>But, many primitive people do have their own version of the flood story in
>their mythologies. These could be taken to be garbled version of the
>flood, which has a number of key advantages of the others, among them:
> there is not the fantastic-mythologic elements of the others, and the ark
>as described sounds seaworthy (unlike the Mesopatanian ark, which was
>and would have sunk!).
George Fischer responded
>>>>>The middle-eastern versions of these stories could be early
the Genesis story, which (could have) eliminated many of the fantastic or
unseaworth aspects of the earlier traditions by the time it was written.
Flood stories were apparently very common in the ancient near east well
before Genesis was written down (e.g. see the discussion in Larry Boadt's
introduction to the Old Testament, a very useful book, in my opinion).
I think we agree. If my memory serves me right, flood stories have been
found all over the world, including among American Indians, and in Papua New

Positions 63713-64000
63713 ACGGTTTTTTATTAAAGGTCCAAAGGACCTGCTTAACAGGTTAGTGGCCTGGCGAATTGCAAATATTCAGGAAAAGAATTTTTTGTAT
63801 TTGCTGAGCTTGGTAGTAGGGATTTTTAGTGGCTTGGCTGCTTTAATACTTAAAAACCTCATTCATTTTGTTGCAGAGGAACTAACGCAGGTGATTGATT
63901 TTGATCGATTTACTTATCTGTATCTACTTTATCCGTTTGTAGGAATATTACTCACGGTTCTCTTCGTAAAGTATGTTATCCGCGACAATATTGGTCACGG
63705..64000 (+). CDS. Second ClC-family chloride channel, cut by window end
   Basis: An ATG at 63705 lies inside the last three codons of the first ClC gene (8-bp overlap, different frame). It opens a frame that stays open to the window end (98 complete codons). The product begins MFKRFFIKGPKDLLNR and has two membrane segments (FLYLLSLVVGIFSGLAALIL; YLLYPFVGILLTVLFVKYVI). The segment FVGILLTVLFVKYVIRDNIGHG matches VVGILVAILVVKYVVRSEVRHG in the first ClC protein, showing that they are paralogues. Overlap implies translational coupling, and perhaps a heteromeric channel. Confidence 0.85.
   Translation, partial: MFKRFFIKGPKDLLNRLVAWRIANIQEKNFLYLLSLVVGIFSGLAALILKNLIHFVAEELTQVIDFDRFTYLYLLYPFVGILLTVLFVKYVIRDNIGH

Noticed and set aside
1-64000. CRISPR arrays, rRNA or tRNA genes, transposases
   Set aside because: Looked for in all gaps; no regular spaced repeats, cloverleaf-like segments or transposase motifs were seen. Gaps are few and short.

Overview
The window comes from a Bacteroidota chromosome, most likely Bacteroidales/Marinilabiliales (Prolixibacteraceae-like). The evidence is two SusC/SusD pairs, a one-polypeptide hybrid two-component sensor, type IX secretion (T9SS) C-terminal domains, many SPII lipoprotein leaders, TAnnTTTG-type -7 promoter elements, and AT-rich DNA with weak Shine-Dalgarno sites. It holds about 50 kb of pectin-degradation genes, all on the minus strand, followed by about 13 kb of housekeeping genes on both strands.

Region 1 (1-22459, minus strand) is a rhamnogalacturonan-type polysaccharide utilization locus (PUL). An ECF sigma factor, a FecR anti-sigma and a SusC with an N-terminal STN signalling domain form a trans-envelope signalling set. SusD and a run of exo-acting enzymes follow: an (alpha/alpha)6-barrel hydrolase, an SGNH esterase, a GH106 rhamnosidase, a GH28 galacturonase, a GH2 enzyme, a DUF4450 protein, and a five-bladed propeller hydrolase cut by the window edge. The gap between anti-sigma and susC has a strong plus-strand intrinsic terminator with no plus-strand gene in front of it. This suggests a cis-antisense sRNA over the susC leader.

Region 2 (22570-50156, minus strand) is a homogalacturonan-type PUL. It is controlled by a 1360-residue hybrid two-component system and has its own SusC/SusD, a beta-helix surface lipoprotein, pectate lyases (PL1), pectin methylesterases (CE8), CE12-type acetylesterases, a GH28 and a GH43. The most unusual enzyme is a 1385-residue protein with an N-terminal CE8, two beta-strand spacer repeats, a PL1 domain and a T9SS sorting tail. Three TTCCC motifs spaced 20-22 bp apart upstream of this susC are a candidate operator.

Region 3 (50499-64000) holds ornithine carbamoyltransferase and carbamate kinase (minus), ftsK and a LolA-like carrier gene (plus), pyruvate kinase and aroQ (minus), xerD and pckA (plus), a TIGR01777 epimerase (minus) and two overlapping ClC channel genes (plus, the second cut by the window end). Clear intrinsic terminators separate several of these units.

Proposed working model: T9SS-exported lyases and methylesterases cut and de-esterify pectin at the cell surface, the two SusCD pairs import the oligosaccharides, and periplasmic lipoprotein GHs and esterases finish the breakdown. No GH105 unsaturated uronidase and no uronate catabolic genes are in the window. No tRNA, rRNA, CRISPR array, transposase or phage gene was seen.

Guinea. Can any missionaries help us out on this?
>Not to mention the story of Atlantis, which is consistent with Glenn's
George Fischer responded
>>>>>>>>>>>>As I've heard the story, Atlantis is most often taken to have
existed in the
Atlantic (beyond the "gates of Hercules"), and there is absolutely no
geophysical evidence for existence of continental crust off the shores of
the Euro-African complex. Any large piece of real estate there should show
up like a house of fire in the marine geophysical record, and it simply
I'm not very familar with the Atlantis myth. But possibly the continental
crust aspects (and the gates of Hercules) were addons to a true story of a
civilization at the bottom of the Mediteranean basin. (possibly there could
have been water in the bottom of the basin, with an island). Just like
modern Mt. Ararat was named about 1kyr ago, and has little relationship with
Noah's Mt. Ararat, names and details shift over time.
I would argue that the kernal of the Atlantis myth could be a very ancient
dry Mediteranean civilization (which well predated Greek civilization).
Over thousands of years, the Greeks(and their predecessors) slowly updated
the story to fit the Greek world view. (or actually codeveloped their world
view and the Atlantis story).
We're talking about a 100,000 generations of people passing on the Atlantis
story--of course it would take on a life of it's own as people modified
aspects of that made no sense to them.
Of course, this is all very speculative.
Grace & peace,